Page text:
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Poor word choice offensive and disrespectful

Published: Wednesday, October 24, 2012

Updated: Wednesday, October 24, 2012 00:10

After the last presidential debate Monday, Ann Coulter took to Twitter to post her reaction, writing, “I highly approve of Romney’s decision to be kind and gentle to the retard,” referring to President Barack Obama.

Coulter’s poor choice of words is a clear example of how people throw around words that are harmful and disrespectful. It is easy for people to post their every thought on Twitter without a filter considering who it may affect.

Coulter’s use of the word reflects a larger societal problem in the U.S. of misusing offensive vocabulary words.

In August, GOP official Jim Roddey told a bad joke at an election victory party that referred to Obama supporters as being “mentally retarded.”

It is despicable that these terms are used as joke material and are bad excuses for political discourse. As public figures, Coulter and Roddey, or anyone who posts or says every harmful epithet that comes to their mind should know better — and we as a society should hold them accountable for their mishaps. 
This is not unexpected from the conservative Coulter, who has made plenty of remarks like this in the past. According to CNN, in September, after Obama made a video about disability issues, Coulter tweeted, “I had no idea how crucial the retarded vote is in this election.”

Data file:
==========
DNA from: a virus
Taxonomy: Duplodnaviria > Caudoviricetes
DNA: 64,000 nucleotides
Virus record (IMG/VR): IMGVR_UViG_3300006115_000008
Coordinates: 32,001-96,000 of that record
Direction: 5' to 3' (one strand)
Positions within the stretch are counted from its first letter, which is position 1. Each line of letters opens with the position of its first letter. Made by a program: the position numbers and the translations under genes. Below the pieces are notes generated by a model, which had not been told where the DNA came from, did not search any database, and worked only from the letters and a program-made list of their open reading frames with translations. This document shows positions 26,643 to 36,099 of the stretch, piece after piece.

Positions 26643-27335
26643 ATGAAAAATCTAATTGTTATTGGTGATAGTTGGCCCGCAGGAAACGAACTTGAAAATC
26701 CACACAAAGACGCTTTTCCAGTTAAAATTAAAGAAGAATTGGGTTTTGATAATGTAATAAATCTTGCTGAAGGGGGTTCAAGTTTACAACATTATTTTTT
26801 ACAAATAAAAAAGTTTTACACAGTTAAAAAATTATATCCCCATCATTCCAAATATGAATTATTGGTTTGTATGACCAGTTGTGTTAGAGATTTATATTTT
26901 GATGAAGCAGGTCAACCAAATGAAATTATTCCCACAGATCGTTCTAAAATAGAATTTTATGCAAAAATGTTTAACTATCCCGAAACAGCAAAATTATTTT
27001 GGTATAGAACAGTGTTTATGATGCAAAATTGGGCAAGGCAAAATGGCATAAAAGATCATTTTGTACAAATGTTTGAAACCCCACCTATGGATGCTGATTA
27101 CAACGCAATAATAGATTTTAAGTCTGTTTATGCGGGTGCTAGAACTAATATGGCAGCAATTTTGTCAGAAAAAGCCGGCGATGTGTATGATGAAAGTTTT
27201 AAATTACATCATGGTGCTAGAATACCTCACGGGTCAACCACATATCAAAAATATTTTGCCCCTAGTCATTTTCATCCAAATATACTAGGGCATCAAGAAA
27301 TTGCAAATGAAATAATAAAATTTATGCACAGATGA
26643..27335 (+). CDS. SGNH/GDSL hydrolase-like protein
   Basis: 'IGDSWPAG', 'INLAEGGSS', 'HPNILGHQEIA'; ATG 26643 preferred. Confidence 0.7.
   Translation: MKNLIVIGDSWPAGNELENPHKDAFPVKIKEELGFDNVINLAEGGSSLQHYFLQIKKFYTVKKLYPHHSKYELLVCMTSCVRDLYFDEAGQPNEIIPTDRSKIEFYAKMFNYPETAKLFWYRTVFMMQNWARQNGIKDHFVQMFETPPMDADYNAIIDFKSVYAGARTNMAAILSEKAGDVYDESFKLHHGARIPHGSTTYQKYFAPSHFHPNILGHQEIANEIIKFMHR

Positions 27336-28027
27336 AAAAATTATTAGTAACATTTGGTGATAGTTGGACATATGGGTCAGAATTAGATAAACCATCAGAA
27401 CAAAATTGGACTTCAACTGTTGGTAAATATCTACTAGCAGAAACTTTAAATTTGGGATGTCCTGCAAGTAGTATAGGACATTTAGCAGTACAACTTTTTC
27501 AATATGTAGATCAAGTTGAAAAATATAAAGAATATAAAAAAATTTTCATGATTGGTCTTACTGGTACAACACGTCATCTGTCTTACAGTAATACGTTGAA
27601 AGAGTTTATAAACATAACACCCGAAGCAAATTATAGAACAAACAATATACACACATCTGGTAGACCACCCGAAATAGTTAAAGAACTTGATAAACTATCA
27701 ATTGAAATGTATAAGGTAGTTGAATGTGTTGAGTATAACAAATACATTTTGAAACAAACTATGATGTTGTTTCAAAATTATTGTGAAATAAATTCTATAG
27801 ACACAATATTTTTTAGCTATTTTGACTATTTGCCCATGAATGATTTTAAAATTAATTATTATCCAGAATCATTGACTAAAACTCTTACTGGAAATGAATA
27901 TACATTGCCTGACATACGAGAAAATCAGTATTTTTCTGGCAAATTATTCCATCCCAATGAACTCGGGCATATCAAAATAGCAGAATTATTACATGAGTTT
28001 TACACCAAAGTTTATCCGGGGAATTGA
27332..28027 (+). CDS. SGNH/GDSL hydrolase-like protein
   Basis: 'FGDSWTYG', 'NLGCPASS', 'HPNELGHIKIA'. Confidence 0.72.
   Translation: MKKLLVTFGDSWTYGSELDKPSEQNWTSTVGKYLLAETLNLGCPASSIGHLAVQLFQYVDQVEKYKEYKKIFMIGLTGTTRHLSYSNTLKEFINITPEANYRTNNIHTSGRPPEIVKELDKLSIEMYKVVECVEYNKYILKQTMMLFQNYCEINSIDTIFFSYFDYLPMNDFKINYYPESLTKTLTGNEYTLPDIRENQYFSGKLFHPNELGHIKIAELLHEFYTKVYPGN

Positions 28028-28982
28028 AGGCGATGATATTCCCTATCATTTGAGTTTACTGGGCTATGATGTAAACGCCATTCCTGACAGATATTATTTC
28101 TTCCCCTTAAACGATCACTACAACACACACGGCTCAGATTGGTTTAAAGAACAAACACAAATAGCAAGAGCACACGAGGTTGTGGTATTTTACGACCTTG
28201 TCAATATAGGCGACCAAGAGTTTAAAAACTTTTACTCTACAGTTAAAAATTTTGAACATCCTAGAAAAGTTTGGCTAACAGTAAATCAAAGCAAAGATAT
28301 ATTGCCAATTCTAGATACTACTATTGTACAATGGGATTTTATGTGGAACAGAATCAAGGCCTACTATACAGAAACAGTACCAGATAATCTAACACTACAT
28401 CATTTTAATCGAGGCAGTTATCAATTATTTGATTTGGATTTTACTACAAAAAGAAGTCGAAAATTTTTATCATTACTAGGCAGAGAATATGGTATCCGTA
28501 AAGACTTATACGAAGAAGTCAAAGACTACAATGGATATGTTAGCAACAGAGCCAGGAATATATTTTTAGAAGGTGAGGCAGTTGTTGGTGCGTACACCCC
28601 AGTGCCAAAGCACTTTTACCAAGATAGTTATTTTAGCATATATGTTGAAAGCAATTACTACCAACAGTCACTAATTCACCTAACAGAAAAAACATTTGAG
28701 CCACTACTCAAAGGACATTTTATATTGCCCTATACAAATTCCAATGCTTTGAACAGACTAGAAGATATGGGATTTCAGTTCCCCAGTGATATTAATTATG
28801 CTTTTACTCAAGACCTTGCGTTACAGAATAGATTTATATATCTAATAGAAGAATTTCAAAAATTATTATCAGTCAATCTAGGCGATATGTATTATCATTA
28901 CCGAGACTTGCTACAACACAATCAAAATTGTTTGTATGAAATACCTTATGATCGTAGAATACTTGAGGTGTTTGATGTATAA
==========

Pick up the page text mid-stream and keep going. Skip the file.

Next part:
Though this type of hateful discourse is nothing new for extremists like Coulter, Obama also made a questionable comment when he compared his bowling game to the Special Olympics during his appearance on the Tonight Show in 2009.

Though his comment is inexcusable, earlier this month, Obama signed legislation to replace the term “mental retardation” with “intellectual disability,” according to Disability Scoop, which is a step toward a more sensitive public
discourse.

The Backbone Zone, a project of the Maine Coalition Against Sexual Assault, created a series of posters with generally misused phrases and their correct uses above them to bring awareness to words that are often used offensively and incorrectly. The hilarity and hyperbole of the posters shows how words can be used with the intention of meaning one thing while actually implicating something completely different.

Using hurtful language is not a partisan issue — everyone is guilty in one way or another. As the Backbone Zone poster series shows, whether referring to a party as “gay” when you mean to say that it was “boring” or mistaking a gardening tool for the girl that just took your boyfriend, the way we mindlessly mischaracterize our words proves that people are willing to say anything to get their point across, regardless of whom it might offend.

Whether sending a tweet or talking to a friend, one should always chose words wisely. There is no end to the amount of harm someone can do just by speaking. Our voice can be a powerful thing, so it is best that we not waste it.

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